One of the most valuable resources for Attention Deficit Disorder, Delivered from Distraction was written by two psychiatrists who have ADD. Edward M. Hallowell, M.D. and John J. Ratey, M. D. understand the ins and outs of ADD/ADHD from both the personal and professional perspectives. With years of experience, they have crafted a book that is an excellent tool for anybody who wants to know more about this capricious condition. Written in an easy-to-read style, this book was constructed to hold the interest of people who have ADD.
Chapter 1 is called “The Skinny on ADD: Read this if you can’t read the whole book.” In condensed form, written succinctly, it contains vital information in a question and answer style. For people who are new to the ADD game or those who want to brush up, there is a discussion of the characteristics of different types of Attention Deficit Disorder. Many other topics are covered including diagnosis, various manners of treating ADD, and medications. Dr. Hallowell discusses all of this in under twenty pages. The rest of the book expands on these themes in discrete chapters. So, you can find out a step-by-step way to get a diagnosis. If you want to know about medications, you can read those chapters. This book makes it easy to get the information that you want.
Part 1: What’s it Like to Have ADD?
For people who have been wondering, “Do I have ADD?” this section should help you decide. You can learn how ADD feels from the insider perspective. There is an excellent screening quiz. Many people who go through it will do so nodding their heads and saying, “Yep, umm-hmm, OH YES!” After taking the assessment, you can decide whether to seek help from a medical professional based on your score.
Much of the rest of the section is illustrative of what it is like to have ADD. For people who think ADD is just a problem of will, as in, “You could do this if you would just make the effort,” Dr. Hallowell delineates how ADD is different from the layman’s perception. While it should be well-known by now that ADD is a biological disorder, many people regard the lack of focus and struggles to pay attention as a moral defect. This idea is debunked in the chapter named Won’t Pay Attention, or Can’t? The Crux of the Matter.
Part 2: Three Stories That Tell the Story
The stories of three families’ journeys into the land of Attention Deficit Disorder are told with humor and compassion. The first story, The Benevians, illustrates how ADD may not show up in the academic life of a very bright child until it is time for middle school. This is typically the time when the work load becomes heavier and more complicated. A chapter about Joey brings us into the world of a child with ADD and multiple differences. Joey's parents had to seek help for various problems that he had. Medications needed to be adjusted many times. But with the persistent help of his family, Joey thrives. The O’Brien Family chapter could have been nicknamed The House that ADD Built. Both parents and their seven children have ADD. Yes, all of them! This documents their struggles and triumphs in finding ways to work around the problems that ADD can cause. It also gives the perspective that ADD is forever. Just because you are working effectively with your ADD, your life is not going to be smooth sailing. However, just because you have ADD doesn’t give you an excuse not to achieve.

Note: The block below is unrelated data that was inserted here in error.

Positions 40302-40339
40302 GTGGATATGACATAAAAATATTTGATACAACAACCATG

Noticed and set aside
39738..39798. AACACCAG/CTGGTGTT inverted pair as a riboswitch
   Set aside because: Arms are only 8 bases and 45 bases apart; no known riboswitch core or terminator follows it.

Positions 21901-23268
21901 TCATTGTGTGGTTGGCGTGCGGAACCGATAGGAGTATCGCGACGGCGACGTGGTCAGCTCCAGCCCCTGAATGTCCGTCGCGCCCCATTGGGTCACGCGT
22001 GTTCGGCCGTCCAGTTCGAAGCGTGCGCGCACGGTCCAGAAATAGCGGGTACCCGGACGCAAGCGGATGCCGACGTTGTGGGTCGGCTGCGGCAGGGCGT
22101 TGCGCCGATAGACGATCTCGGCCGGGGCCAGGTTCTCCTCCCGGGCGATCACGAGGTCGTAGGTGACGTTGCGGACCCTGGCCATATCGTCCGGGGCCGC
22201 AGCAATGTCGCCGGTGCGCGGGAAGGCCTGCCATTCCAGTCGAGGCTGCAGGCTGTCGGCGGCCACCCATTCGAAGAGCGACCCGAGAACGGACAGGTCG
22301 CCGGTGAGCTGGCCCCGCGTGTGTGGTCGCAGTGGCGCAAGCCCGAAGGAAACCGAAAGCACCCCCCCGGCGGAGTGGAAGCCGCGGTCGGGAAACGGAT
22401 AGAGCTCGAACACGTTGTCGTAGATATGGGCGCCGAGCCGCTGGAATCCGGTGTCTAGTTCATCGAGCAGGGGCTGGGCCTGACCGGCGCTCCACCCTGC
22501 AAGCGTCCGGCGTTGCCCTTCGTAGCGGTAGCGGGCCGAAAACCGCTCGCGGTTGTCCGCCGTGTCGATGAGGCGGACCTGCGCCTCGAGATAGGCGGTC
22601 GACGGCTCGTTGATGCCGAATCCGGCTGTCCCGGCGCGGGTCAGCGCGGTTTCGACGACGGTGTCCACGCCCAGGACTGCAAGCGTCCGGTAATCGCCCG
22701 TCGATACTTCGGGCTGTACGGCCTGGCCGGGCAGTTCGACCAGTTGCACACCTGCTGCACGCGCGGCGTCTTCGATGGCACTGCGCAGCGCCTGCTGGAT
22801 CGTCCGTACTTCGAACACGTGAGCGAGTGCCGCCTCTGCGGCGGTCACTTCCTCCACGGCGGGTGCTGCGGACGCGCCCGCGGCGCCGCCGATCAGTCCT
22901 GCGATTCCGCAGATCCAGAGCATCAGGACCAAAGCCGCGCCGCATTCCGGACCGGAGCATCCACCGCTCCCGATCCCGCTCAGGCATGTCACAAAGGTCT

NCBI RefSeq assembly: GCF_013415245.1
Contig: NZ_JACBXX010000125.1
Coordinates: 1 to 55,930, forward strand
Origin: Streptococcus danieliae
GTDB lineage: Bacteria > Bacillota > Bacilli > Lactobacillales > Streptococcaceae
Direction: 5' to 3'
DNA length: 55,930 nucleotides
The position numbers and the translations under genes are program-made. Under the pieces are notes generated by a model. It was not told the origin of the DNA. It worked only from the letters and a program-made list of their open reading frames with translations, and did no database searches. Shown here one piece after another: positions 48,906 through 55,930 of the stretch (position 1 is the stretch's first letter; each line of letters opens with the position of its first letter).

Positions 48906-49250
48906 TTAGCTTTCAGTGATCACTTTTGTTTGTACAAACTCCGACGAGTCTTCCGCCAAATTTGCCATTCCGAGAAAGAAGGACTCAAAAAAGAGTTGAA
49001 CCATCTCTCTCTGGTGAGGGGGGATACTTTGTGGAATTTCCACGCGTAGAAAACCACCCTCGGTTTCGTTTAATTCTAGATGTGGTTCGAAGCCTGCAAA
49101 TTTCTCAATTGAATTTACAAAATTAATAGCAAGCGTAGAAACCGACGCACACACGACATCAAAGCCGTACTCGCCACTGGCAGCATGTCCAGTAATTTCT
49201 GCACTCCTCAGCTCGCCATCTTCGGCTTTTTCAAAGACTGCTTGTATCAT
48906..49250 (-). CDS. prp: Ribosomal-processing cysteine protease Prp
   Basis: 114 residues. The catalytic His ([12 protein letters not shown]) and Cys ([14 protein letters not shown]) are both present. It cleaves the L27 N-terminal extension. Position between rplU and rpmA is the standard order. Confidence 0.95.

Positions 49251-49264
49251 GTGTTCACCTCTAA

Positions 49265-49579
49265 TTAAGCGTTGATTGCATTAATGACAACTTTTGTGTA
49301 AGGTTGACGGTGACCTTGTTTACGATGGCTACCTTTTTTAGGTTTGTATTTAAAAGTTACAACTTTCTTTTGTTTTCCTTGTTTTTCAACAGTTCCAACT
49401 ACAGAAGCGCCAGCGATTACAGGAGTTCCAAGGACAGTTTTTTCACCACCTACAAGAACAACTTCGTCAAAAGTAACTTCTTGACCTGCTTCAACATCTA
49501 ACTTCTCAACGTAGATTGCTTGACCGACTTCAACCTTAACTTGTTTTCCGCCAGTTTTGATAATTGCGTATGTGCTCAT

Part 3: Making the Diagnosis of ADD
The nine chapters that comprise this section go beyond the basics of diagnosis. Yes, diagnosis is thoroughly covered. Dr. Hallowell includes descriptions of neurological testing that is not typically done. He also discusses conditions that co-exist with ADD. Chapters on the ways that genetics and the environment can interact to trigger Attention Deficit Disorder are interesting to read.
Part 4: Mastering the Power and Avoiding the Pitfalls: The Treatment of ADD
Roughly the last half of the book is dedicated to the treatment of ADD. When I say treatment, you should imagine a holistic approach to treating ADD. Dr. Hallowell proposes that the most important parts of a treatment plan for adults are: find a mate who understands you; find a job that you are suited for; connect to positive people; learn to creatively play. He feels that people who have found lasting joy work better with their ADD than people who are trapped in self-defeating scenarios in their lives. Nutrition and physical exercise are a large part of treatment. Two chapters discuss medication.
There are some novel treatments for ADD in chapters 28 and 29. These do have some basis in research, although they have not had widespread studies done on them. Chapter 28 tells about “powerful exercises for the brain that improve attention.” The beauty of these exercises is that they are low cost and don’t need complicated equipment. Chapter 29 describes how cerebellar stimulation, a type of physical activity, helped Dr. Hallowell’s son improve his reading. It is absolutely fascinating!
If you have a child who is ready to go away to college, please read the chapter titled, Major Danger Alert: College and ADD. It tells about the pitfalls of going to college, especially away from home, when a person has ADD. There are lists of proactive strategies to prevent the problems and avoid a wasted freshman year. This is an excellent resource for any parent!
Many people can write books of facts and advice. Doctors Hallowell and Ratey have gone beyond that. Their book lets people really know what it is like to have Attention Deficit Disorder. They don’t focus just on the negative parts of ADD; they show us hope.
To write this review, I borrowed this book from my public library. I was not compensated for this review. However, after reading this book, I bought a gently used copy for my library. It is an outstanding reference.
Delivered from Distraction: Getting the Most out of Life with Attention Deficit Disorder